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Iceland Ranks First on Children’s Rights Index

|July 15, 2020
Sofie is a free-spirited journalist from Kentucky who lives a nomadic lifestyle, and spends much of her free time in airports on layovers. Hobbies include dancing and sipping bourbon.

For the second year in a row Iceland has earned the top spot on the KidsRights Index, a list that ranks how well countries guarantee basic rights for kids.

Girl standing on a rock in Skaftafell Glacier National Park

KidsRights is an international non-governmental child rights organization that promotes the rights of children through advocacy, research and financing of local projects. Their index report is the only annual global ranking on how well countries worldwide are using their resources to support and adhere to children’s rights. Research for the list was a collaborative effort with the Erasmus School of Economics and the International Institute of Social Studies.

Countries are scored in five different categories: life, education, healthcare, protection and child rights environment.

The main categories of the index are based on the UN Convention on the Rights of the Child (CRC). Scores are tabulated from a total of 20 indicators — 13 quantitative and 7 qualitative — such as under five mortality rates, immunization rates, children's rights laws and expected years of schooling. Only the 182 UN member states that have ratified the UN Convention on the Rights of the Child were included on the list. 

Children Watching Big Waves Crashing

Alongside Iceland in the top five spots were Portugal, Switzerland, Finland and Germany.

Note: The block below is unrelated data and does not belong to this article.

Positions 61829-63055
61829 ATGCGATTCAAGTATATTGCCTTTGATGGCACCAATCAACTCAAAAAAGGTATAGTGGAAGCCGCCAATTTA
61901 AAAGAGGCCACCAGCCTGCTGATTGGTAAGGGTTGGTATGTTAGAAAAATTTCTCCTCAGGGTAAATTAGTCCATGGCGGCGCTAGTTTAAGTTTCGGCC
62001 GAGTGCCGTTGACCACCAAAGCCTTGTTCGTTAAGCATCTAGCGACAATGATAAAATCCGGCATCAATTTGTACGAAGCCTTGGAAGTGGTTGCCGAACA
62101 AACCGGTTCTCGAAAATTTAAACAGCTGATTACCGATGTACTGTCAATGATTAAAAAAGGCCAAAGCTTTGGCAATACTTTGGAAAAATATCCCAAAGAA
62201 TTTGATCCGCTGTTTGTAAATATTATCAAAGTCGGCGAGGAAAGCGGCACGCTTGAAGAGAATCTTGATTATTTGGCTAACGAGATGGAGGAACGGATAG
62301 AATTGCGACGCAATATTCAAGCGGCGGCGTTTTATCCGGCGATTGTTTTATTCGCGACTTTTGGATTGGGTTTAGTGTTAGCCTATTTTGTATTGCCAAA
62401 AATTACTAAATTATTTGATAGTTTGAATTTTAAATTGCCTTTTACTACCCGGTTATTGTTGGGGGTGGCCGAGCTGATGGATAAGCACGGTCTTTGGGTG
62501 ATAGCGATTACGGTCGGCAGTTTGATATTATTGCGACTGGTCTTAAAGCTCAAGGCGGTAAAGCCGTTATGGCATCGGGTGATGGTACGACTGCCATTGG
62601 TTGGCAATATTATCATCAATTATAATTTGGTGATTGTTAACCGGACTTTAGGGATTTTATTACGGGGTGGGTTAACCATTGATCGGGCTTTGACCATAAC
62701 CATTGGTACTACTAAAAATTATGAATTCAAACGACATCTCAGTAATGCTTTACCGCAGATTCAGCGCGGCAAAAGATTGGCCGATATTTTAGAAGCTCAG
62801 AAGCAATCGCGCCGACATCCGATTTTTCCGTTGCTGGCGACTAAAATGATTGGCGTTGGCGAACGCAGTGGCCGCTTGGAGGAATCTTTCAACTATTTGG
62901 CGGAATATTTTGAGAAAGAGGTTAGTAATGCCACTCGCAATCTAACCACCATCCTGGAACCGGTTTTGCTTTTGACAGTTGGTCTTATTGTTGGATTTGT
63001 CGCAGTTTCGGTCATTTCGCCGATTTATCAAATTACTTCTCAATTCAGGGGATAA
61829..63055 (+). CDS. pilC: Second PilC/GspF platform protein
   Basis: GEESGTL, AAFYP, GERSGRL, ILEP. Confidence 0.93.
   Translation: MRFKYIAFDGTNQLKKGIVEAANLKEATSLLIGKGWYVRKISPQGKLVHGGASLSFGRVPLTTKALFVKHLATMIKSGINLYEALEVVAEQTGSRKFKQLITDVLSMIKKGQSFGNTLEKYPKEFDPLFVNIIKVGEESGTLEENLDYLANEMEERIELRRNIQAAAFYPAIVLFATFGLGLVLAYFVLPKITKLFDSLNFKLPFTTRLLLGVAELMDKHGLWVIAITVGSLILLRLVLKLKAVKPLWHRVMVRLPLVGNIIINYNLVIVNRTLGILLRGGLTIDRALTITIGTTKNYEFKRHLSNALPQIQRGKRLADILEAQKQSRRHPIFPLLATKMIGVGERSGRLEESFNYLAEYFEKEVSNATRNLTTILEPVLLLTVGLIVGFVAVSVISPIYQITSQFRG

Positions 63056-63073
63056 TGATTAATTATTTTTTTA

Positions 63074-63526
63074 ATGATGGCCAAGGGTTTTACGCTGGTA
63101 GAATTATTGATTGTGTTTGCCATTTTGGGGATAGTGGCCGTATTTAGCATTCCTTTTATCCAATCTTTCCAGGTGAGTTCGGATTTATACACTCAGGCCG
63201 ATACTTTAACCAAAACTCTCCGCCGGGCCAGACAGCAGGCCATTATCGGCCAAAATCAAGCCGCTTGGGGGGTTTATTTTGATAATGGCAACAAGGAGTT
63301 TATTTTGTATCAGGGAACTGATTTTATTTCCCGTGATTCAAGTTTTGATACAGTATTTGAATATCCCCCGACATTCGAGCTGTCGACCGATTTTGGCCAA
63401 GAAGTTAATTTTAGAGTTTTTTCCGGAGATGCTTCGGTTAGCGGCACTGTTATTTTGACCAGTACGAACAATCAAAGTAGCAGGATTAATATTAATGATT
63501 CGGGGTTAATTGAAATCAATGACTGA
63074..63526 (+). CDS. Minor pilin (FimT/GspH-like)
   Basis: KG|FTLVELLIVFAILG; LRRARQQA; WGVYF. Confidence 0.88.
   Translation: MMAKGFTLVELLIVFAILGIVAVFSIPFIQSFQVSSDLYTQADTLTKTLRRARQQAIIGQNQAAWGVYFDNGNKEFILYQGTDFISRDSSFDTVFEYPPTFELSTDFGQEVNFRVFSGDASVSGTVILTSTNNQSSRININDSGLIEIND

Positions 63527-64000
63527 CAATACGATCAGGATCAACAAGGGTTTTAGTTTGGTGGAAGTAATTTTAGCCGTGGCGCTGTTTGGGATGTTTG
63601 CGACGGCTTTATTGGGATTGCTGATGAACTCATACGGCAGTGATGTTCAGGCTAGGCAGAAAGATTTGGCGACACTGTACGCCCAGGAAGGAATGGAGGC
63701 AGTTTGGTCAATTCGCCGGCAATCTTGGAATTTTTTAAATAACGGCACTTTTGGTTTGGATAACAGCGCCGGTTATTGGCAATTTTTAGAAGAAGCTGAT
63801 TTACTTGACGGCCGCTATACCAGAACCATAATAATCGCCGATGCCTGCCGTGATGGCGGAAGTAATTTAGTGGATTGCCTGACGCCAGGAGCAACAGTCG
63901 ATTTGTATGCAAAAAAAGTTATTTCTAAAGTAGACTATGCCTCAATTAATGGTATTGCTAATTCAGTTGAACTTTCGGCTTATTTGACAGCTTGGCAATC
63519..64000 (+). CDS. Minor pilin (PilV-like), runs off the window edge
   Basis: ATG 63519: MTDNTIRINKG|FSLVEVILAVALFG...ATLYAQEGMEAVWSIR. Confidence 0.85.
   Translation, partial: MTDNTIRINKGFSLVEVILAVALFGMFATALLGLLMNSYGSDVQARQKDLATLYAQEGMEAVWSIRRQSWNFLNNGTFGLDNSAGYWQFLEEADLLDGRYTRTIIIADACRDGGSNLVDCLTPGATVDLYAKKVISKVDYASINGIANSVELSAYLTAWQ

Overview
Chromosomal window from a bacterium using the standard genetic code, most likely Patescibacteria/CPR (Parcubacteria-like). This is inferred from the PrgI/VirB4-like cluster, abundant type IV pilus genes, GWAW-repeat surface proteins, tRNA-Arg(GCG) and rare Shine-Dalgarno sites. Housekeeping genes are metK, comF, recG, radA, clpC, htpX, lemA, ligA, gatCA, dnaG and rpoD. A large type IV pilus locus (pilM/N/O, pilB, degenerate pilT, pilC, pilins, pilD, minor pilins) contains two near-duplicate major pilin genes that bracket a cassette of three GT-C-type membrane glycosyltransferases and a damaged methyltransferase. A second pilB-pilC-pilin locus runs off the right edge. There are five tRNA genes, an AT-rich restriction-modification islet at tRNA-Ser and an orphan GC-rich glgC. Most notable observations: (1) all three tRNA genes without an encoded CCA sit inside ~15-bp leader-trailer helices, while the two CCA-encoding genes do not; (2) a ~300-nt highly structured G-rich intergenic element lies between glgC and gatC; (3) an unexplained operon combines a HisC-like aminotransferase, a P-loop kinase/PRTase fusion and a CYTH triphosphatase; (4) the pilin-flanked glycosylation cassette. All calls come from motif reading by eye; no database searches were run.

While the top 20 rankings went primarily to developed countries, economic status does not guarantee better implementation of rights for children. The United Kingdom and New Zealand ranked 170 and 169 respectively on the list of 181 countries, attributed to discrimination against children from minority groups such as refugees or migrants and policymaking concerns. 

The lowest ranked countries were Afghanistan, Sierra Leone, Chad, Equatorial Guinea and the Central African Republic.

The founding chairman of KidsRights, Marc Dullaert, said: “Well-performing countries are worthy of praise. Lower ranking countries can take an example from the decisiveness of countries like Thailand and Tunisia.” In the 14th and 15th positions worldwide, they were the only developing countries ranked in the top 20 of the index. Efforts from their governments to draft legislation in line with the United Nations CRC contributed to their position.   

Boy with a toy near Svartifoss Waterpark

Chairman Dullaert reported the COVID-19 pandemic has had a serious impact on children’s rights around the world.

Healthwise, children tend to be less directly affected by Covid-19, but KidsRights predicts negative consequences in areas of education, safety and child rights environments. Global lockdowns have already led to a severe increase in domestic violence and abuse towards children. 

Although the 2020 Kids Rights Index doesn't reflect these effects, the organization says they will be monitoring them in the years to come.

Family posing in Geothermal area in Iceland

Countries with effective management of coronavirus could have a significant influence on future scores. Predictions are that strained economies will cause countless children to experience extreme poverty and extended school shutdowns will lead to increased school dropout rates. 

Iceland has been a global leader in COVID-19 responses, with the highest per-capita testing rate worldwide.

Read the full 2020 KidsRights Index report here

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